About July 1, against all protests, John Moffit and his brother Thomas, with a Mr. Hueston and Mr. Taylor, came back to the ranch. In August, while out on a buffalo hunt, they were surprised by Indians. Settlers who lived about Salina fail to agree in regard to the particulars of this incident. The following is a part of an official report to the Government from the headquarters of the Eleventh Volunteer Cavalry at Salina by Capt. Henry Booth, of Company L:

"Saturday evening, August 6, 1864, four men, two men (brothers) Moffit, one Taylor, and one Hueston, started from their ranch to kill a buffalo for meat, taking a two-horse team with them. Upon reaching the top of the hill about three-quarters of a mile from the house, the Indians were discovered rushing down upon them. the horses were turned and run toward a ledge of rock where the men took position. They appear to have fought desperately and must have killed several Indians, but one of the scalps was left on a rock close by. the horses were both shot through the head. This was probably done by the ranchmen to prevent them from falling into the hands of the Indians. The wagon was burned. the Indians made a descent upon the house in which were an old man and a woman. the man shot one of the Indians through a hole in the wall where-upon they all fled. they judge the number of the Indians to be about one hundred. the Indians retreated up the Saline River."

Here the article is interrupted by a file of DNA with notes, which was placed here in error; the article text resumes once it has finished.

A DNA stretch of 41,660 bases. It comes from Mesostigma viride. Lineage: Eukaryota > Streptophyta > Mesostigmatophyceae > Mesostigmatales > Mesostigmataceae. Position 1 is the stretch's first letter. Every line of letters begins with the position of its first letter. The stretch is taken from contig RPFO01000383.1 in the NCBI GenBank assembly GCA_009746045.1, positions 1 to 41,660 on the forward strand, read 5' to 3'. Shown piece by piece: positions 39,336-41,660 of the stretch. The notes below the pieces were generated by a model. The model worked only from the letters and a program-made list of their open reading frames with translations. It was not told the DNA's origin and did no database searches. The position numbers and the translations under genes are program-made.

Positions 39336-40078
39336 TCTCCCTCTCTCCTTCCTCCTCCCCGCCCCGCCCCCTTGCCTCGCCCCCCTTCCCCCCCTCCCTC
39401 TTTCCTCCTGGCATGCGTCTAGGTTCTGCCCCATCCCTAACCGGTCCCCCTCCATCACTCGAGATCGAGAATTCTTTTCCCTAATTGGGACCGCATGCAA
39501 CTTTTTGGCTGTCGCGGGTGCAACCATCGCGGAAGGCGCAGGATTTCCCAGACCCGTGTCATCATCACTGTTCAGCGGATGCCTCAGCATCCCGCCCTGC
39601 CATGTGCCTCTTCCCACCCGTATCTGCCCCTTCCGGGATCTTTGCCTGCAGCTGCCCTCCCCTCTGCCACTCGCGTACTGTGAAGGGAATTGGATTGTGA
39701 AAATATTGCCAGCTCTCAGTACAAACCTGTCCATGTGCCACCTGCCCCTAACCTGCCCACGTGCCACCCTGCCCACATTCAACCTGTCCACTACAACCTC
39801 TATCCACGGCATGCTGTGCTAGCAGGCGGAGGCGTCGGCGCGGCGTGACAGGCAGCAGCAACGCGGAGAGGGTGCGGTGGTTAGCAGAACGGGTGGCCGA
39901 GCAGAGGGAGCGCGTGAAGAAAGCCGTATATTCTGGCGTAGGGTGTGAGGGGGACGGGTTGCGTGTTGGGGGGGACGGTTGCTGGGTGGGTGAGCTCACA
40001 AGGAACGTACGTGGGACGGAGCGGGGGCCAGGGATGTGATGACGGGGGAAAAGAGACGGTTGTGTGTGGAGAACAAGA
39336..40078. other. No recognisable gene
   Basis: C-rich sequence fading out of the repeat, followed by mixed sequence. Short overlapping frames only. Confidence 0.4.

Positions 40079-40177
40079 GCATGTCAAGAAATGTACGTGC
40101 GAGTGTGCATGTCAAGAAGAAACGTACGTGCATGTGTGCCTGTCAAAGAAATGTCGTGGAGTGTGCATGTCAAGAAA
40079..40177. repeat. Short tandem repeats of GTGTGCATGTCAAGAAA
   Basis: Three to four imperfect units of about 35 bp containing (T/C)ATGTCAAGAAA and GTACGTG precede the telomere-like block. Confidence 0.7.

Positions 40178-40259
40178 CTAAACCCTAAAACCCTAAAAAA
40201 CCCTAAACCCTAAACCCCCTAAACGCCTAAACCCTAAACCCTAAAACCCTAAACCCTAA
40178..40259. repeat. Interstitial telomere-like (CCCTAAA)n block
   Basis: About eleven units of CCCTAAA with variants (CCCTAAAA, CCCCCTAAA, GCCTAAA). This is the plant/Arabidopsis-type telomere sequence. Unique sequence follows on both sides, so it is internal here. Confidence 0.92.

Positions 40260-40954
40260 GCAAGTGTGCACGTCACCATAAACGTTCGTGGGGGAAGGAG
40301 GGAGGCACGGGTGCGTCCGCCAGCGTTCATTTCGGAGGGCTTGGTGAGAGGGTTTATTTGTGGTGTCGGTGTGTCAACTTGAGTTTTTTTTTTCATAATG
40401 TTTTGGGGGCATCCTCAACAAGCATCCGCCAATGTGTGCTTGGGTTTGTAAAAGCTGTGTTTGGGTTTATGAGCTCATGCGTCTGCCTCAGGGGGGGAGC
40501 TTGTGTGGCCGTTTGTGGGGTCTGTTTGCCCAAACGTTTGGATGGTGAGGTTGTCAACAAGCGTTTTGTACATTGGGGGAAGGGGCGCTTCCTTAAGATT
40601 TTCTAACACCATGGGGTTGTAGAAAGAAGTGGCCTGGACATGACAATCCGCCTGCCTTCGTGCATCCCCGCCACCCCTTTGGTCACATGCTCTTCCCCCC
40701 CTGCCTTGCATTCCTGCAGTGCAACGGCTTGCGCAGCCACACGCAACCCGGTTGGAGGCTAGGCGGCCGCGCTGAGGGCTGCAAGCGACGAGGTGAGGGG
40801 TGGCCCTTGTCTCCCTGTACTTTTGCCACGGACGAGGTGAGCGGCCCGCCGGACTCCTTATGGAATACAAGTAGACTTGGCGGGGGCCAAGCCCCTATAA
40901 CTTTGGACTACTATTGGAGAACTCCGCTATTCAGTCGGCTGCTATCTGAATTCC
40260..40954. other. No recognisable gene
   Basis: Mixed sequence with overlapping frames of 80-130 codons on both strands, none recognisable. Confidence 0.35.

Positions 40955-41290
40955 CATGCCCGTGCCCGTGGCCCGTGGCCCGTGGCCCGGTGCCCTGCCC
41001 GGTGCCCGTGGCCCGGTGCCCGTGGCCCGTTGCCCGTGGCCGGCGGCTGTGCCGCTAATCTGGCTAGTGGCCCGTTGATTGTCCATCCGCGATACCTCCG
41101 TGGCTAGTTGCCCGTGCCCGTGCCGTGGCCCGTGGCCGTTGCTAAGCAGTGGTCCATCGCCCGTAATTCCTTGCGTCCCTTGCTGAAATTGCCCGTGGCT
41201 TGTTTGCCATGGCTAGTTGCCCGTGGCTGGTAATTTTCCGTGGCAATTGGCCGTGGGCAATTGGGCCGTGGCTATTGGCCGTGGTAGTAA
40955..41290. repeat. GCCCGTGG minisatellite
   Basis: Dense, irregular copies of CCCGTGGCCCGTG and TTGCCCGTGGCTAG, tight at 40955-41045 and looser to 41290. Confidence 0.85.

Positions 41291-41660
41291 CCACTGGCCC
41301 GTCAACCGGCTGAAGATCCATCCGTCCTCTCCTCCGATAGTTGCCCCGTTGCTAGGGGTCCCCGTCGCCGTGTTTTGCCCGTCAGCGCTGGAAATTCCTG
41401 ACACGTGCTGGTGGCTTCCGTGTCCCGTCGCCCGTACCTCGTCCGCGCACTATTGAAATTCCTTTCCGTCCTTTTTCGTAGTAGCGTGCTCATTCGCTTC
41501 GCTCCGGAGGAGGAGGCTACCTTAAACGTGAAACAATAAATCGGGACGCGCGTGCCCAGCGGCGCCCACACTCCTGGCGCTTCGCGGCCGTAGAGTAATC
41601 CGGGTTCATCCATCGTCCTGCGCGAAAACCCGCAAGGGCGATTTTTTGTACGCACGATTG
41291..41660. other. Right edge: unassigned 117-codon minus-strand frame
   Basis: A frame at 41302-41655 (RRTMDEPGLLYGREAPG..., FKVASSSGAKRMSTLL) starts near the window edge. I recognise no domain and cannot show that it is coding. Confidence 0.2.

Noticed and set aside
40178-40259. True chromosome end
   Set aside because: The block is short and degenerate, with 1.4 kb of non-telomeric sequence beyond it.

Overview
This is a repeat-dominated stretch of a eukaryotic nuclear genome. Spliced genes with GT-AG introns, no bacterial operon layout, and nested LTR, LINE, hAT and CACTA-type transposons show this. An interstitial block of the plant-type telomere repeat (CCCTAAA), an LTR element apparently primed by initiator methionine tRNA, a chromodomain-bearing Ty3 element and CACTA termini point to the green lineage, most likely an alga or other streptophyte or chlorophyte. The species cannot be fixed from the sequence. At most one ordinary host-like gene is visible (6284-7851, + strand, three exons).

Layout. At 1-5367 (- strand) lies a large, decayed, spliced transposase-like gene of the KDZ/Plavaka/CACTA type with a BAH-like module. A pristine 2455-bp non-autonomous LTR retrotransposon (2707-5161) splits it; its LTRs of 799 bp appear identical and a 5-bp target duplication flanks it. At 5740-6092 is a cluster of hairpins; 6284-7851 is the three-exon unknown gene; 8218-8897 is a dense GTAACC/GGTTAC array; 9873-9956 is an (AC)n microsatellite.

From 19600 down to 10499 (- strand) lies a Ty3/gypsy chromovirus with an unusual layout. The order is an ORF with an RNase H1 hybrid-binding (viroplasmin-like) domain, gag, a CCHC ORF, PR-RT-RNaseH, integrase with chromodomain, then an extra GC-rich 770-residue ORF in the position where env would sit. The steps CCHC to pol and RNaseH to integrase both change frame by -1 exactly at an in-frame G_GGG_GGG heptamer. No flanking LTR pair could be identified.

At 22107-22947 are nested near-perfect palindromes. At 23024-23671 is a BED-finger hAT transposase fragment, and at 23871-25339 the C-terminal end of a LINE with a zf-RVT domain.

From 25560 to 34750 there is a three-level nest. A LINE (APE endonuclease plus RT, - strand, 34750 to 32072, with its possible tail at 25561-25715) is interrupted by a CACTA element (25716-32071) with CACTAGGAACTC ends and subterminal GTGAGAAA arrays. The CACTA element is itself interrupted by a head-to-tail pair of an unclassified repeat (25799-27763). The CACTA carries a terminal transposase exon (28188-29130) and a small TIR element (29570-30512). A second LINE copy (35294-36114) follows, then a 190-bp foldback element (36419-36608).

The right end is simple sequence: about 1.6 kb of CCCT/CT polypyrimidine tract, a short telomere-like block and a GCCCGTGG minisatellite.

There is a letter written to Robert Nichol Moffit, of Illinois, by his brother John, dated May 13, 1864, which says:

"We came here March 16. We are twenty-five to thirty miles from Salina up the Saline River. We are now thirteen miles from the nearest house. We put up a stable thirty-five feet in length and a house twenty-two feet of logs."

This ought to prove that the Moffit boys really had a house and mot merely a dugout. the writer to whom we are indebted for the account of the trip in the early spring, says they built a log house and stable. he also says that the woman in the house was Mrs. Hueston, and that she had her two children with her at the time.

They stayed all night in the house, and all the next day watched for Indians. The second night they dug a hole under the back of the house and escaped without coming out at the door. They wandered all night on the Elkhorn and the next morning found their way to the settlement.

A party of twelve men went to look for the bodies and found them in the place described. There was sixteen arrows in John Moffit and fourteen in Tom. The bodies were temporarily buried on the scene of the battle.

The place of the tragedy is described as being the rocky ledge upon the northeast quarter section nine, township twelve, range seven in Elkhorn township of what is now Lincoln County.